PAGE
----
Reviews, Commentary and Opinions on Midwest Craft Beer and Microbreweries


Beer Reviews

Hot Chocolate

Viking Brewing Company
Dallas, WI

Style: Spice/Herb/Vegetable

Nigel’s Rating:
one beerone beerone beerone beerone beer   (Drinkable, but flawed)

Pair With:
• Goulash
On rare occasions, Nigel likes to stray from the tried and true in order to experience something new, unique, and/or weird. While I have my comfort zone, one that was firmly in effect with my last two reviews for Oskar Blues Gordon imperial IPA and New Glarus Iced Barley Wine, sometimes the best craft beer education comes from taking risks and discovering new things, ignoring the possibility that it could be the next Cave Creek Chili Beer (excluding Bud Light and Grolsch, that Arizona creation was easily the worst beer Nigel ever had). Nigel is all about learning and experimenting, and one of my favorite lines comes from a 311 song: “ignorance is bliss to those uneducated”. I, friends, do not believe ignorance is bliss, but then again I’m not a Republican.

So tonight I’m going to get my ass schooled on Viking’s Hot Chocolate, an interesting creation from the small but growing brewery in Dallas, Wisconsin. This particular brew combines a number of unique elements, including organic cocoa and cayenne pepper, making for a dark brew that’s meant to be both sweet and spicy (hence the name). While Nigel is a connoisseur of spice (I’d put habanero in my coffee if it were legal), I’ve yet to find a brew that adequately incorporates hot peppers or other extremely spicy elements (black pepper not included) without ruining the overall quality of the drink. In order to impress Nigel, Viking’s creation needs to say “cayenne” without making me scream “ugh… CAYENNE!”.

I’m hoping Hot Chocolate at least does enough to make me want to continue my ventures into the still relatively unknown Viking. What really intrigues me is that Viking has a seasonal lineup that is incredibly diverse and prolific (they have more seasonals than any brewery I’ve seen, many of which are extremely unique). The Scandinavian theme is indicative of their location in rural northwestern Wisconsin, not far from Minnesota and the land of hideous purple-clad Vikings, lutefisk, and ø’s, don’tcha know. While the packaging and their website (not to mention the brewery itself, a photo of which makes it look like an abandoned swamp boathouse) seem to indicate a brewery that has a ways to go before hitting the big time, a lineup like this, if crafted properly, will be hard to ignore for too long.

Hot Chocolate opens with a mild pop, and instantly elements of cayenne pepper permeate from the bottle neck. The pour reveals a dark brown, cloudy brew with a mild beige head of a quarter inch or so that evaporates instantaneously, leaving a virtually undetectable fizzy lace on the side and top. Aromas are exactly as promised: cocoa powder and cayenne pepper. Both elements have strong notes, but I must say, for this Beer Dork, the combination was not at all pleasant. The cocoa/cayenne combo gave Hot Chocolate a pungent, chemically, stale smell that I found most offensive, but perhaps that’s the point. While the eyes say “typical dark lager”, the nose says “stay the hell away, this isn’t for human consumption”.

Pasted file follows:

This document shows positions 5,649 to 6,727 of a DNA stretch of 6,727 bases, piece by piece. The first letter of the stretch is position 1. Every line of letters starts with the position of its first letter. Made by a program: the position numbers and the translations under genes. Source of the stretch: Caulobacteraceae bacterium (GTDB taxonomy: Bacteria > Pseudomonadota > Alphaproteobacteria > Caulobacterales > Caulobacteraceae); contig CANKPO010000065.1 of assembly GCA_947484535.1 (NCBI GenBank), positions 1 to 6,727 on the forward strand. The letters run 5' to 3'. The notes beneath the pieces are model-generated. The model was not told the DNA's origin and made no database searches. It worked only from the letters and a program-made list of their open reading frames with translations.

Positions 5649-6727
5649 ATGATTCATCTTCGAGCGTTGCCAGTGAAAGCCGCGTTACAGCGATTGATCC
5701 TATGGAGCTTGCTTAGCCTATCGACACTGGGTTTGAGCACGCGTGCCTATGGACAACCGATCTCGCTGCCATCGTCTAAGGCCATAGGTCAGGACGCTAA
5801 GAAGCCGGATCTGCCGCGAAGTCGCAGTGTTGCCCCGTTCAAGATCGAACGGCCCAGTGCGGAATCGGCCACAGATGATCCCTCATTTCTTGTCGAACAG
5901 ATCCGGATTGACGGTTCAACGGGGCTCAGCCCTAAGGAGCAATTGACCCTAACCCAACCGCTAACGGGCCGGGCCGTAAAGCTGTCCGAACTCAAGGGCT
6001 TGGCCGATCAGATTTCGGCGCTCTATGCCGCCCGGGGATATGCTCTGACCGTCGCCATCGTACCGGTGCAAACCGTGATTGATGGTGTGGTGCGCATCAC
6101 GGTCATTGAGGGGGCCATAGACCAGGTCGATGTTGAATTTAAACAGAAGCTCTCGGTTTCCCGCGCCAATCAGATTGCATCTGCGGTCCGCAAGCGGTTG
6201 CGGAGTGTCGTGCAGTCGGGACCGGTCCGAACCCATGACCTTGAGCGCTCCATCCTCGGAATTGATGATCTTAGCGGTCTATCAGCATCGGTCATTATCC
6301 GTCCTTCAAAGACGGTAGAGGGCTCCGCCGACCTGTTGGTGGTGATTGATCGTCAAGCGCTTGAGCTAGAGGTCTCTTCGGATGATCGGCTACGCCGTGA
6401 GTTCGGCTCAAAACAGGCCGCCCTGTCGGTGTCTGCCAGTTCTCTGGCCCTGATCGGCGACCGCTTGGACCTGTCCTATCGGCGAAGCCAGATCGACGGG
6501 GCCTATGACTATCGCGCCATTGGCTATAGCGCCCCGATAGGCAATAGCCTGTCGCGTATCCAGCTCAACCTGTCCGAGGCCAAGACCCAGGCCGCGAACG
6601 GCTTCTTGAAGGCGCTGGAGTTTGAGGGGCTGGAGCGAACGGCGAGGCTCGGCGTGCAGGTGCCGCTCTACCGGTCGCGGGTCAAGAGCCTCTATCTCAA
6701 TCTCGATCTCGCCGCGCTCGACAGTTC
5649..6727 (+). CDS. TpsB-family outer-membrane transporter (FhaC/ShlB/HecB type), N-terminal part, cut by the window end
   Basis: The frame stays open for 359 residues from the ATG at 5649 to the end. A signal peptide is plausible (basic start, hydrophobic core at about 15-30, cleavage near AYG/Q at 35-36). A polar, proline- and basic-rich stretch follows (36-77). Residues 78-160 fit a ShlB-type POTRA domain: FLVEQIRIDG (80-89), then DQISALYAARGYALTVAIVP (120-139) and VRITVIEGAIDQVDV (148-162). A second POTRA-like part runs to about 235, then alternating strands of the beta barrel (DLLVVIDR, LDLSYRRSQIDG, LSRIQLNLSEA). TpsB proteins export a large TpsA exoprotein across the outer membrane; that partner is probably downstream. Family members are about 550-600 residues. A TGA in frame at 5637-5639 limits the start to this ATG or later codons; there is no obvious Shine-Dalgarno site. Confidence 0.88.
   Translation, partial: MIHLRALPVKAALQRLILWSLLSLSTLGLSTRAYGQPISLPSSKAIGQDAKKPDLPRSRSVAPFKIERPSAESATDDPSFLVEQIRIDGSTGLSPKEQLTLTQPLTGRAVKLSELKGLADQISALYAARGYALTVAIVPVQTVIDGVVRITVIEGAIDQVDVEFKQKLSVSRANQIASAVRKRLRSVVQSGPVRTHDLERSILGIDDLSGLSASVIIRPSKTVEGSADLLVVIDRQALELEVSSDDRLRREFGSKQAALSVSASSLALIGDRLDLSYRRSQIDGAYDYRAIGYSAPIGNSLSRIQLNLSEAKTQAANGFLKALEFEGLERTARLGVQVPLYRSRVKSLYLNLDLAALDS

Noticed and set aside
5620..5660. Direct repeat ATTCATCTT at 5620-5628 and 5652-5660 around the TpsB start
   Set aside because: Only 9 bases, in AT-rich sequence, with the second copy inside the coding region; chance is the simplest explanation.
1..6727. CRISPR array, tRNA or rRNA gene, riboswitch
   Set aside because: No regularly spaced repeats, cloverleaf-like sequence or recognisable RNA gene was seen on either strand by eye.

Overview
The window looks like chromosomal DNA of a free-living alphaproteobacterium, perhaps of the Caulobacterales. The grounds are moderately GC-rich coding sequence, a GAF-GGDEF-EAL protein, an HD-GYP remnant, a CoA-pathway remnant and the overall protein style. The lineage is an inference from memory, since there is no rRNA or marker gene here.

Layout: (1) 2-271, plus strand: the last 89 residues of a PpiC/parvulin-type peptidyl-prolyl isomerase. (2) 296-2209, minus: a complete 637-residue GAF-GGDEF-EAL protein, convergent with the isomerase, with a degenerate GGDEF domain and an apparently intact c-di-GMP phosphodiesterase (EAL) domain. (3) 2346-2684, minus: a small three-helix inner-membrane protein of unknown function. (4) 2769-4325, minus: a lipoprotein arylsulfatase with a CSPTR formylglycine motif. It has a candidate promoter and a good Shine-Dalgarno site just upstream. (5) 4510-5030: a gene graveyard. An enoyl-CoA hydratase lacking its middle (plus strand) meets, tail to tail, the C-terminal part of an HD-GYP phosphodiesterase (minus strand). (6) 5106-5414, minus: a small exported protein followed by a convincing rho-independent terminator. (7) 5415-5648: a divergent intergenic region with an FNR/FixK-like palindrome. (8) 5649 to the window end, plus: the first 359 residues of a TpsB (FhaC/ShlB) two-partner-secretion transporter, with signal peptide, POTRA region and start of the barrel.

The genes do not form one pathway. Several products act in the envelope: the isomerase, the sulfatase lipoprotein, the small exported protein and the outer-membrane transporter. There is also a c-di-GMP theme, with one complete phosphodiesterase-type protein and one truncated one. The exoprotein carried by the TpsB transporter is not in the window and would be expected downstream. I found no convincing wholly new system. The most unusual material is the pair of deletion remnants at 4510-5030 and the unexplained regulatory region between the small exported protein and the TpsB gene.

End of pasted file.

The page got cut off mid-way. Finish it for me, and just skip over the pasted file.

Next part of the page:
The flavor isn’t nearly as disturbing as the aroma, but it’s still not good in my opinion. My best analogy is this: Hershey, the longtime leader in American chocolate treats, has NEVER come out with any sort of candy bar, etc. with any type of spice in it. The reason? These two elements, while both extremely worthy independent of each other, are not meant to be mixed. The cayenne comes through immediately, but fortunately it doesn’t make me say “aye… CAYANNE!”; rather it’s just a temporary inconvenience before getting to other flavors. Those other flavors are almost exclusively cocoa, but it’s more of a cheap cocoa powder flavor rather than a nice, sweet, authentic chocolate undertone. Basically, it’s Nestle Quick if you spilled some Tabasco in it. And, for Nigel, that’s the problem… while the dash of cayenne in the flavor is unnecessary in my opinion, what throws this off track is the blah flavor of the chocolate. Were this a decent chocolate stout with a dash of cayenne, it would be better, though I still think the spice would throw it off a bit. Regardless of reasoning, Hot Chocolate is little more than a novelty and falls far short of achieving anything close to greatness. As for other flavors besides cayenne and Quick? Nada… it’s bland beyond belief after that, making it a huge disappointment for anyone hoping for something unique even if it’s not good. Medium bodied and rough on the palate thanks to the spice and stale cocoa, Hot Chocolate has no listed ABV but I’m guessing it’s 6% or less, making it a possible session beer if you can tolerate more than one.

Ultimately I was disappointed, though I will admit it could’ve been far worse. This is no Cave Creek Chili Beer; it deserves more acclaim than that, but leaves me with my fingers crossed that Viking’s other unique seasonals rate far higher. It’s worth a try for the adventurous, as Viking’s four-packs are reasonably priced at around $6, but as a December release, it may be hard to come by in March. My suggestion would be to try one of the many other seasonal offerings, perhaps one with a name you can’t pronounce, and hope for the best.


Reviewed by Nigel Tanner on March 18, 2009.
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